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Eliza Fletcher’s alleged killer Cleotha Henderson served 20 years of a 24-year sentence, here’s why

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Memphis murder suspect Cleotha Henderson served about 20 years of a 24-year sentence in state prison after the May 2000 kidnapping and robbery of attorney Kemper Durand – but he didn’t never been granted parole, according to authorities and court records.

Henderson’s sentencing papers said the court ordered him to serve “100%” of his 24-year sentence because of his violent criminal past under the Sentencing Reform Act 1989. His juvenile rape case already included five charges of aggravated assault, a charge of rape after he turned 14, and the kidnapping at gunpoint of Durand when he was 16.

The five aggravated assault charges were laid between September 1997 and October 1999. He had seven theft cases between 1995 and 1999, plus additional charges of evading arrest and trespassing. He was first incarcerated as a juvenile in 1997, after his fourth offence.

At 38, Henderson has spent more than half his life in a Tennessee prison. Had he not been released early, he would have been behind bars the day police allege he abducted and killed a Memphis mother-of-two, Eliza Fletcher, as she ran her morning jog.


Murder suspect Cleotha Henderson appears in court at the Shelby County Criminal Justice Center in Memphis Tennessee, Wednesday, Sept. 7, 2022. Henderson is charged with the murder of Memphis mother of two, Eliza Fletcher. He is represented by appointed counsel, Jennifer Case. He was ordered held without bail by Judge Louis Montesi.
(Matt Symons for Fox News Digital)

The suspect did not receive a parole hearing, and the Tennessee Parole Board on Wednesday distanced itself from the Memphis top prosecutor’s earlier remarks, which it deemed false and “libelous.”

“Earlier today, Shelby County District Attorney General Steve Mulroy falsely stated in a national television interview that Cleotha Abston [Henderson]the alleged kidnapper of Memphis schoolteacher Eliza Mitchell had been paroled,” the Tennessee Parole Board said in a statement. “This is a completely false and defamatory statement.”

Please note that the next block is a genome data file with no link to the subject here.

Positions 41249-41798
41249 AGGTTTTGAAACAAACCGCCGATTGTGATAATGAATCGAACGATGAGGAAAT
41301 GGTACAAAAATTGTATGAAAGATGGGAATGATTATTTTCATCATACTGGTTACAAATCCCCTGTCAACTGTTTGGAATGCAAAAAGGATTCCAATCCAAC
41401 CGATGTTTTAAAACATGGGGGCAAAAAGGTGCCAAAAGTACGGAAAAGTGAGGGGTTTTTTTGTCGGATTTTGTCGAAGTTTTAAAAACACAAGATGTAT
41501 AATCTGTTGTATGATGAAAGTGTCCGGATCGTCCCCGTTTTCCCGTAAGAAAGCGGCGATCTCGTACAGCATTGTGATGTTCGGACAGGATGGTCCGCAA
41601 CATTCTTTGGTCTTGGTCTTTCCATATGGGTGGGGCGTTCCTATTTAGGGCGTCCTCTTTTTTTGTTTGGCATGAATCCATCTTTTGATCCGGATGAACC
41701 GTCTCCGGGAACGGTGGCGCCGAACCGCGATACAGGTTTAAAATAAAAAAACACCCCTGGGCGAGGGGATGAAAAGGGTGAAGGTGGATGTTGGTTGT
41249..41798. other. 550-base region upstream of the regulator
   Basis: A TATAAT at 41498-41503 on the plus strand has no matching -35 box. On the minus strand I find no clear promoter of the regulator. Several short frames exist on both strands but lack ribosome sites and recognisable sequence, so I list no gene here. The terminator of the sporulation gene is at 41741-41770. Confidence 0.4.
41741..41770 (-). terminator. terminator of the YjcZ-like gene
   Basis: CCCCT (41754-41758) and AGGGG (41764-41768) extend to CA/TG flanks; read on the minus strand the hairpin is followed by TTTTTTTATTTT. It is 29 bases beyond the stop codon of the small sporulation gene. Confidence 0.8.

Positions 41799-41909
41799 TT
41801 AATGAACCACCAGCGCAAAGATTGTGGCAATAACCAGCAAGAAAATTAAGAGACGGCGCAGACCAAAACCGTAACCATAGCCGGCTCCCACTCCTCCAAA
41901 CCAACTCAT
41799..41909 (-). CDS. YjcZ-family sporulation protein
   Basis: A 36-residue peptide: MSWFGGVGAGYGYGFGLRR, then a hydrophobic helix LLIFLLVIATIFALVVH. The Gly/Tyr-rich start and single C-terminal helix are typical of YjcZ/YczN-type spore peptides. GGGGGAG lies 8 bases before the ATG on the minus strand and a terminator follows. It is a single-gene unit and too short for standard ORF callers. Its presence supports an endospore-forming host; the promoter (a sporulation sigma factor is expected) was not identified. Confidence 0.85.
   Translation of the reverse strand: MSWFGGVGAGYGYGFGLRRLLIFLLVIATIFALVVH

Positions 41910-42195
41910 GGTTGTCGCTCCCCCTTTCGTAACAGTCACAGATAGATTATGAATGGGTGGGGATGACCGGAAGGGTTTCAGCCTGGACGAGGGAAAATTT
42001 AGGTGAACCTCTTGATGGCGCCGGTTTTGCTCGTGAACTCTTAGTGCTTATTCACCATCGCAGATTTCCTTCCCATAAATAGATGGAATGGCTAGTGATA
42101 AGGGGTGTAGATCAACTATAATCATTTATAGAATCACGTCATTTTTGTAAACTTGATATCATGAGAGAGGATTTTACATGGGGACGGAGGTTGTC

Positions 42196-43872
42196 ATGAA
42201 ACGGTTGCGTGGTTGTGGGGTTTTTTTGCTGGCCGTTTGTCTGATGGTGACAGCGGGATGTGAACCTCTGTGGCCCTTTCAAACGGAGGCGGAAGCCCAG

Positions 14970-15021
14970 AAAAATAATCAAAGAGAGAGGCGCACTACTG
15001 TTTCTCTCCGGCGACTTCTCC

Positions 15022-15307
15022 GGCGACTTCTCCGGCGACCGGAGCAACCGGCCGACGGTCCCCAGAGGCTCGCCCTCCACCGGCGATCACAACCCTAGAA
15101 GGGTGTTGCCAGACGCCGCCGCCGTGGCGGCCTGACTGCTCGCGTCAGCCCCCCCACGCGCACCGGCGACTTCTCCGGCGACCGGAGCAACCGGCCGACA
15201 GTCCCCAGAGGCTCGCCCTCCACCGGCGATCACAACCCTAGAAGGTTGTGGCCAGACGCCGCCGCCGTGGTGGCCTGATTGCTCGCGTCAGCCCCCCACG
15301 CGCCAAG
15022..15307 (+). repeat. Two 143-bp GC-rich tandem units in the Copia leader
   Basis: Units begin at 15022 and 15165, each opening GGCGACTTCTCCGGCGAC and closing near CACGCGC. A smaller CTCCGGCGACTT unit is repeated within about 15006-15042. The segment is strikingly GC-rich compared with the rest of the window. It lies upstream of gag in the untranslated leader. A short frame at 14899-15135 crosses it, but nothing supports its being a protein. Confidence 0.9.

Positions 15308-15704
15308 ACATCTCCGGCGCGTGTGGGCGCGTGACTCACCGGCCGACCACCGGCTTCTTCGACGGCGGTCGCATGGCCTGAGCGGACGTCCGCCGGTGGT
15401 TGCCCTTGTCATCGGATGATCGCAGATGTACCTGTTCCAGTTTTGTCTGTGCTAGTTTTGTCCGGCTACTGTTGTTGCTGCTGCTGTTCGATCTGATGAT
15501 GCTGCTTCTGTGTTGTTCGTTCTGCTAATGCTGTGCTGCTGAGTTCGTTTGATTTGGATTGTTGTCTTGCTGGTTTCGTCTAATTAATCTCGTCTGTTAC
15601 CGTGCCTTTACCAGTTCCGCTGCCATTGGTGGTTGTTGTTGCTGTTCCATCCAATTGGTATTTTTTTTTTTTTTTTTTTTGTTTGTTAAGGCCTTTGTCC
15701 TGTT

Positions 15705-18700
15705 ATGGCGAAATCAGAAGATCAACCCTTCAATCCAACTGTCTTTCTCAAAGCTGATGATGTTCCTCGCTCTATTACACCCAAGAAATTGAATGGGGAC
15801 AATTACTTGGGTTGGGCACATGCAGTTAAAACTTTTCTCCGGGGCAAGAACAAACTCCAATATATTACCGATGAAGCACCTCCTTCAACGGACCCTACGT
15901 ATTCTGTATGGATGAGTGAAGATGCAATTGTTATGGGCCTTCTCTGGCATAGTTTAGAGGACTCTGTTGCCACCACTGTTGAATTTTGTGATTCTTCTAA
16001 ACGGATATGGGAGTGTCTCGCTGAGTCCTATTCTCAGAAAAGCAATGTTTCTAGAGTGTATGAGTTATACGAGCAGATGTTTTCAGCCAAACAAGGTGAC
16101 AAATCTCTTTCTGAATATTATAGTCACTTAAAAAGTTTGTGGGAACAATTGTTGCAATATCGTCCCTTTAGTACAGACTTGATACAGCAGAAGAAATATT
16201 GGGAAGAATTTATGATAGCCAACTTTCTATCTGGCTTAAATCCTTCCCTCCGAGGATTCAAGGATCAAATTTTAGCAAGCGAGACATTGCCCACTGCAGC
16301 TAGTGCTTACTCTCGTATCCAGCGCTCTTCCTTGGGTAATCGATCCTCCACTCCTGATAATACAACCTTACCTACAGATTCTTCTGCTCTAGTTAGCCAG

Mulroy has been at work for a little over a week. In an alleged false statement, he called Henderson’s early release “on parole”.


“Our office opposed parole in this case, and I think rightly so, given his extensive record of violent crimes prior to the kidnapping conviction.” he said. He was not in office at the time of Henderson’s release.

His office did not immediately respond to a Fox News Digital request for comment but posted a retraction on Twitter.

“I regret the mistake,” he wrote.

The parole board issued a lengthy statement dispelling any connection between its process and Henderson’s release.

“Council had no role in Mr Henderson’s release as he was ineligible for parole due to the structure of his sentence, which is determined by the courts applying the laws established by the legislature of the state,” said Dustin Krugel, director of communications for the council. said.


Henderson never had a parole hearing and was ineligible for one, according to court documents obtained by Fox News Digital.

“The parole board contacted the Shelby County Attorney General’s office and demanded an immediate retraction,” Krugel said.

Eliza Fletcher’s alleged killer Cleotha Henderson served 20 years of a 24-year sentence, here’s why

Liza Fletcher, left. Abduction suspect Cleotha Henderson, right
(Memphis PD/TBI/Shelby County Jail)

Eligibility for parole is determined by law and the law under which a suspect is sentenced, authorities say.

“The Tennessee Department of Correction is the official timekeeper for all offenders in the state,” Krugel said. “The TDOC determines eligibility by calculating sentences and sentence credits (time served or awarded as inducement) in accordance with Tennessee Code Annotated Sections 40-35-501, 40-28-115 through 117.”

Eliza Fletcher’s alleged killer Cleotha Henderson served 20 years of a 24-year sentence, here’s why

The Texas Department of Correction’s Inmate Rules and Regulations manual describes the sentence reduction credit system on page 5.
(Tennessee Department of Corrections)

Henderson received 512 days credit for time served, court documents show, and then likely saw additional time reduced with other credit incentives, authorities said in the background.

The Department of Corrections did not respond to multiple requests for comment or emailed questions about specific details that led to Henderson’s release. According to the state’s website, early sentence reduction credits “are earned by demonstrating acceptable behavior and participating in work or educational programs.”

Depending on the length of an inmate’s incarceration, they can be earned for several days per month. They can be grounded for bad behavior.

“Public safety is always the Board’s number one consideration when an offender eligible for parole is being considered for release under community supervision by TDOC,” Krugel added.


The defendant asked the court judge on Wednesday morning to tell us his paternal surname Henderson in future court proceedings.

He is due to appear in court again on Thursday morning. The same goes for his brother, who was arrested over the weekend on unrelated charges after police searched his apartment in connection with Fletcher’s kidnapping and allegedly found 27 grams of fentanyl, d heroin and a handgun he was not legally allowed to possess.


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